[Date Prev][Date Next][Thread Prev][Thread Next][Date Index][Thread Index][Subject Index][Author Index]

RE: Binomial abbreviations and the "When did T. rex...." stuff

At 01:09 PM 20/08/97 -0400, Matt Fraser wrote:
Mark Salter wrote:
>> That's neanderthalensis - 
>> besides, doesn't recent thought tend to move Mr. Neanderthal back to his
(or her) own species?
>The jury is still out on that one. But it is a fun period for
On this, what are the implications of the new DNA tests done on Neanderthals
stating that we were not genetically similar?  Is this new information being
accepted as accurate?

Now to dinosaur related stuff:

The first reference I found to T. rex was in Osborn's 1906 paper on
Tyrannosaurus.  It is in the second page of his article.  The term T. rex is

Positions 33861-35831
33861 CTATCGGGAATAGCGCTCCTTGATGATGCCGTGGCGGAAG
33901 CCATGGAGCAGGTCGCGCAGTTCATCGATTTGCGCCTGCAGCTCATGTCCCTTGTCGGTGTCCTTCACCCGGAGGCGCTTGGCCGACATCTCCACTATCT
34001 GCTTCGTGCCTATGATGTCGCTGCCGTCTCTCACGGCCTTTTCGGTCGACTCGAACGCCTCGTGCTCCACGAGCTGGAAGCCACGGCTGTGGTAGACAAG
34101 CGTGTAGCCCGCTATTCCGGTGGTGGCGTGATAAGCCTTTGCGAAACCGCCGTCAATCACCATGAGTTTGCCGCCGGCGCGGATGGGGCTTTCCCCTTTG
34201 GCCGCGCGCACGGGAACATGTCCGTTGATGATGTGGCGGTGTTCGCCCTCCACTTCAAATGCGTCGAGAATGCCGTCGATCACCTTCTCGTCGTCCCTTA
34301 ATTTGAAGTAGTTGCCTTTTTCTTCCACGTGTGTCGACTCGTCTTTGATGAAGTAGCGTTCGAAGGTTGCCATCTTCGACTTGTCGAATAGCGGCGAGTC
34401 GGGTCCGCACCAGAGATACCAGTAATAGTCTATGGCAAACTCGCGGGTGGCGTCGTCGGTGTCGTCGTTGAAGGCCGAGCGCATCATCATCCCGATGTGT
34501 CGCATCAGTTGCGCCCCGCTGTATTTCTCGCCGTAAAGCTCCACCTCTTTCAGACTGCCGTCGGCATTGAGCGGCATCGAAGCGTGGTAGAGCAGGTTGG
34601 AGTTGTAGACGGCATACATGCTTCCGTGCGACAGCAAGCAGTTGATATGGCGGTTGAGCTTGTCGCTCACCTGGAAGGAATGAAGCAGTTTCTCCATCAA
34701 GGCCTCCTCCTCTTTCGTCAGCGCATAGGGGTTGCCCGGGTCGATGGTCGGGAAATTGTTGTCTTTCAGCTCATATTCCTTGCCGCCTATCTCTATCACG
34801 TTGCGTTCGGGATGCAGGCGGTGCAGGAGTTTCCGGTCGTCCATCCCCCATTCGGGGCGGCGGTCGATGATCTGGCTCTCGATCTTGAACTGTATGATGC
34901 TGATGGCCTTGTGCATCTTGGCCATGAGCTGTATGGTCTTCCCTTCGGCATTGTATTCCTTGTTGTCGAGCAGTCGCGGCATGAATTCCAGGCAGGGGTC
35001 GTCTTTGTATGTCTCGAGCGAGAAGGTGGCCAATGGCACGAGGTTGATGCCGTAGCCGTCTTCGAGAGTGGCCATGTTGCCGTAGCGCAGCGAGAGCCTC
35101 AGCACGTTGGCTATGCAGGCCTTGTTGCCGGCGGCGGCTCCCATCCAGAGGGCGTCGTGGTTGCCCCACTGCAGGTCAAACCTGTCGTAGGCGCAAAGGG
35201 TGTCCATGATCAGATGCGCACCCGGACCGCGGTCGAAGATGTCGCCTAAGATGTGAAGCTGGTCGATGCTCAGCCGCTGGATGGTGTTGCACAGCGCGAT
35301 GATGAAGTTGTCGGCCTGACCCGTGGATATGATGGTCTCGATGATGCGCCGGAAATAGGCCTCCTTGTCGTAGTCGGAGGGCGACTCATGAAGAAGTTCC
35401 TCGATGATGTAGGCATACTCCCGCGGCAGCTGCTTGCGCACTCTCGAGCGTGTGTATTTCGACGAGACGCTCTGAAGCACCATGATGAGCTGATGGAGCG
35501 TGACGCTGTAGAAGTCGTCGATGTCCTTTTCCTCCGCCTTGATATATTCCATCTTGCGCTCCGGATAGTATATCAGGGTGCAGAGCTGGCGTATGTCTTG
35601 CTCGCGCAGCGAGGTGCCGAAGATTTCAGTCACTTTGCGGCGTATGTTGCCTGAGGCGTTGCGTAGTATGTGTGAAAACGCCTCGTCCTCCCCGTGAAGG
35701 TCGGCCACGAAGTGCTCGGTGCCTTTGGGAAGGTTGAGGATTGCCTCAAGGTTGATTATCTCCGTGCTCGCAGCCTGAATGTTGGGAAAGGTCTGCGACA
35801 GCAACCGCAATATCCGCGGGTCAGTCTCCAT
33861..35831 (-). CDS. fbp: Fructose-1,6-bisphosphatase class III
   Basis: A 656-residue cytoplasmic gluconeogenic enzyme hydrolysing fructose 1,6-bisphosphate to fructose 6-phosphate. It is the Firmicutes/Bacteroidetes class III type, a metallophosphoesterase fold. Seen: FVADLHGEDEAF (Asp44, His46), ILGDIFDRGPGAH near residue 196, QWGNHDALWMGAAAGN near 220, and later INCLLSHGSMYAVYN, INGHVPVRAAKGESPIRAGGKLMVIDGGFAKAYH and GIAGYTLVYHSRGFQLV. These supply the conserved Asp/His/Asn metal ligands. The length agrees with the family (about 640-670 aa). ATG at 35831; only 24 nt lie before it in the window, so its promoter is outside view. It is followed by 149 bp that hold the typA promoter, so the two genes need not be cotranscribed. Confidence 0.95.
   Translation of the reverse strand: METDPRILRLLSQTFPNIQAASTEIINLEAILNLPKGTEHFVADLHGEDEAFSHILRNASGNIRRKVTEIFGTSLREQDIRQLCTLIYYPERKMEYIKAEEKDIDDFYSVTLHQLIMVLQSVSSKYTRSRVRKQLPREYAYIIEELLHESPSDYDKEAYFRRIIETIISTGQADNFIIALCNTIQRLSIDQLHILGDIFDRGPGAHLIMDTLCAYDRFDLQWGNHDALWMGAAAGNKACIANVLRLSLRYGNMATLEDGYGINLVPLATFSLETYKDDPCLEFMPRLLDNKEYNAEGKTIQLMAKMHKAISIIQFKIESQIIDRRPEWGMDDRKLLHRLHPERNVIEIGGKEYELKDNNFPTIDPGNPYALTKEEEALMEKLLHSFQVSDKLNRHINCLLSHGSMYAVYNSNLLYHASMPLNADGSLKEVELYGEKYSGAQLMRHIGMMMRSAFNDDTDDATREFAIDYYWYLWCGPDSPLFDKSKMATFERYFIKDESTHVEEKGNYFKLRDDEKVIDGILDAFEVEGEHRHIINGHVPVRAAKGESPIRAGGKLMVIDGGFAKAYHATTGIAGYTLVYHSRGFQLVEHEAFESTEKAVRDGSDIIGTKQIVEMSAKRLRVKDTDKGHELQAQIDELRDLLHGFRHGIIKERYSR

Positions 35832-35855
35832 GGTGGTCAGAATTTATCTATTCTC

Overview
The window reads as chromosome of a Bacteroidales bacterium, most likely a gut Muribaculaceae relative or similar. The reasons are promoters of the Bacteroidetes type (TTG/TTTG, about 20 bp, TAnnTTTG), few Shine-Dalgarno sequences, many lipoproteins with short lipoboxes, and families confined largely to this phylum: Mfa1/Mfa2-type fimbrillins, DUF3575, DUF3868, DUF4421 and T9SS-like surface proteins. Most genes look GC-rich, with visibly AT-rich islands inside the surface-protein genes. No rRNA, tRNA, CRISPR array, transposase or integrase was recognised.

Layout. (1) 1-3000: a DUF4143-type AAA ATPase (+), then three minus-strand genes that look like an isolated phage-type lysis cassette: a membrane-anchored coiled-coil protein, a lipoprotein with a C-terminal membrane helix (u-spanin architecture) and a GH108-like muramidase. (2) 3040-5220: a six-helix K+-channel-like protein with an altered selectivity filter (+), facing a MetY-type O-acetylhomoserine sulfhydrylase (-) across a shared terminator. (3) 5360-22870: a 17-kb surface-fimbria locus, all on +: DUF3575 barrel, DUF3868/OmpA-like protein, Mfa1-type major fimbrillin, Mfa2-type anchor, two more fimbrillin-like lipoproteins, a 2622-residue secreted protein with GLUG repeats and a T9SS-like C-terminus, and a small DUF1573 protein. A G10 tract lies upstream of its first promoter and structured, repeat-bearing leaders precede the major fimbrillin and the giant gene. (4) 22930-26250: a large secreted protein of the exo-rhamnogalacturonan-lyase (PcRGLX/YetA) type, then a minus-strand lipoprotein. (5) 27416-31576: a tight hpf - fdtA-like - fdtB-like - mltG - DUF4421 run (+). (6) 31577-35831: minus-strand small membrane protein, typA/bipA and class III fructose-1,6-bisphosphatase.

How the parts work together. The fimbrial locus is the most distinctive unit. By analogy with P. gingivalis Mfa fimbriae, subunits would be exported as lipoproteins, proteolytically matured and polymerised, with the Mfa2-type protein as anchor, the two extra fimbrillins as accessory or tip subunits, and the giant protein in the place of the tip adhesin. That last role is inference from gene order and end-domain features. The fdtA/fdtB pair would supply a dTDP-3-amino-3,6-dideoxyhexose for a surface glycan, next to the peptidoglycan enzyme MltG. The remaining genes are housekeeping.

not a new one.  I have no idea how long it took to come into common usage,
but I always remember using it (although I am only 27, so that is not saying
much).  I also remember getting annoyed that it became a household  word
during Jurassic Park, which took away some of the..... I don't know....
mystique to the name, I guess.


"the truth is, I don't really care how the dinosaurs died.
I'm interested in how they lived."  (Dr. John R. Horner,
from the Complete T.rex, 1993)
The two most common elements in the universe are
hydrogen and stupidity.